This depends on the style you are going for. For the bride, you may wear a red cheongsam or the Qun Kwa while the groom may wear the Qua Kua or other traditional outfits. 


4. Create a guest list and determine the order.

This list will include all the relatives you and your groom wish to serve. 


5. Invest in decorations and tea supplies.

Double happiness backdrops, red lanterns, table cloth, and flowers are lovely decorations to have on the day of your Tea Ceremony. With teas, the most common flavours are oolong, black and puerh tea, however, you may ask your relatives what are their favourite teas.Practise the traditional etiquette and set up in advance.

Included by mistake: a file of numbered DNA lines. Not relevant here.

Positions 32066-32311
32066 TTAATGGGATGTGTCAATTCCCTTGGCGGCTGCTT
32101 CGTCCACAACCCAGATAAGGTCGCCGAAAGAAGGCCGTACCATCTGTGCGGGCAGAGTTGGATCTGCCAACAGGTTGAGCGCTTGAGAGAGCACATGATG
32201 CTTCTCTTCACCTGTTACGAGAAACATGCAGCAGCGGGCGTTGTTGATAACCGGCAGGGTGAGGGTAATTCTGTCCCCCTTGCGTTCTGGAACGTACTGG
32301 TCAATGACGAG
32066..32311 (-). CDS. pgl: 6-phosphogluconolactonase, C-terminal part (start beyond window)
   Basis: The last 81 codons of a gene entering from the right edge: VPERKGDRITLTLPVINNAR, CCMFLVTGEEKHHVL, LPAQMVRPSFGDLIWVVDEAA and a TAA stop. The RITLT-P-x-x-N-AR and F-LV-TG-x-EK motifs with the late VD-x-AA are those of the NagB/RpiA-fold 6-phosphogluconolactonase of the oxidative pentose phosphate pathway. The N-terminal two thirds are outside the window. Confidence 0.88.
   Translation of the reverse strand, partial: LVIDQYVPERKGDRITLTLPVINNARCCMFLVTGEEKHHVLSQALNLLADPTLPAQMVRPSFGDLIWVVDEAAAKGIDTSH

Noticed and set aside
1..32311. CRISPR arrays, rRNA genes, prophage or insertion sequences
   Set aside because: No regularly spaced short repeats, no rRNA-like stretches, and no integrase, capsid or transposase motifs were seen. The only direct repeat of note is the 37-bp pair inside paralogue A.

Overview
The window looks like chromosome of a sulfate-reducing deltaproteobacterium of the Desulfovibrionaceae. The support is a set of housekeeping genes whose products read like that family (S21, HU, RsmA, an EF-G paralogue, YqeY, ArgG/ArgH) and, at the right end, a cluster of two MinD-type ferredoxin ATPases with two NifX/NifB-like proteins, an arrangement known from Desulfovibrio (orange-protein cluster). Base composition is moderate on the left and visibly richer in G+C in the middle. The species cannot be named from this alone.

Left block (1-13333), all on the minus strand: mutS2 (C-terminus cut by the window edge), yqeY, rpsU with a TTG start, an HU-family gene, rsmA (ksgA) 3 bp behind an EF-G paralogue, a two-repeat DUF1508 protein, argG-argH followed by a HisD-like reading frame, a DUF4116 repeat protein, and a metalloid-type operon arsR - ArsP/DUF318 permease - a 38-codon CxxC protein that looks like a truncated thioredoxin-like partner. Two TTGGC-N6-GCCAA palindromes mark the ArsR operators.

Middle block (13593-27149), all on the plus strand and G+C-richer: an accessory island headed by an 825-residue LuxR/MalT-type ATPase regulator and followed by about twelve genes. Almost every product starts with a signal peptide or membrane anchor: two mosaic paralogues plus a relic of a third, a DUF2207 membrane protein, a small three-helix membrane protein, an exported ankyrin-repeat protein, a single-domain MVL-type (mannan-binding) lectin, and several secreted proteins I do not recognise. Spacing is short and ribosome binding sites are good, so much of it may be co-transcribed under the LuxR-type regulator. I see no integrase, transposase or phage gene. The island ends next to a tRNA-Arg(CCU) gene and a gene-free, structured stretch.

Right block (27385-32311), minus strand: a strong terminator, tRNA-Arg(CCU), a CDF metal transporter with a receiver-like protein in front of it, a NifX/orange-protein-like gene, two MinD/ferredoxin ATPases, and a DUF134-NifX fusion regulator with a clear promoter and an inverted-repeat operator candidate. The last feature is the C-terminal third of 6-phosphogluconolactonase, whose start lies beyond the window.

The usual setup would be placing two chairs or a bench in front of them, adding the kneeling pillows and having a table nearby to hold all the tea supplies. Hold the cup with both hands and practice saying your relative’s names and the wishes in Chinese if you plan to say it!


6. Practise the traditional etiquette and set up in advance.

The usual setup would be placing two chairs or a bench in front of them, adding the kneeling pillows and having a table nearby to hold all the tea supplies. Hold the cup with both hands and practice saying your relative’s names and the wishes in Chinese if you plan to say it!



Tea Ceremony: Your Questions, Answered.


 (Image Source: East Meets Dress)

1. Where should the ceremony take place?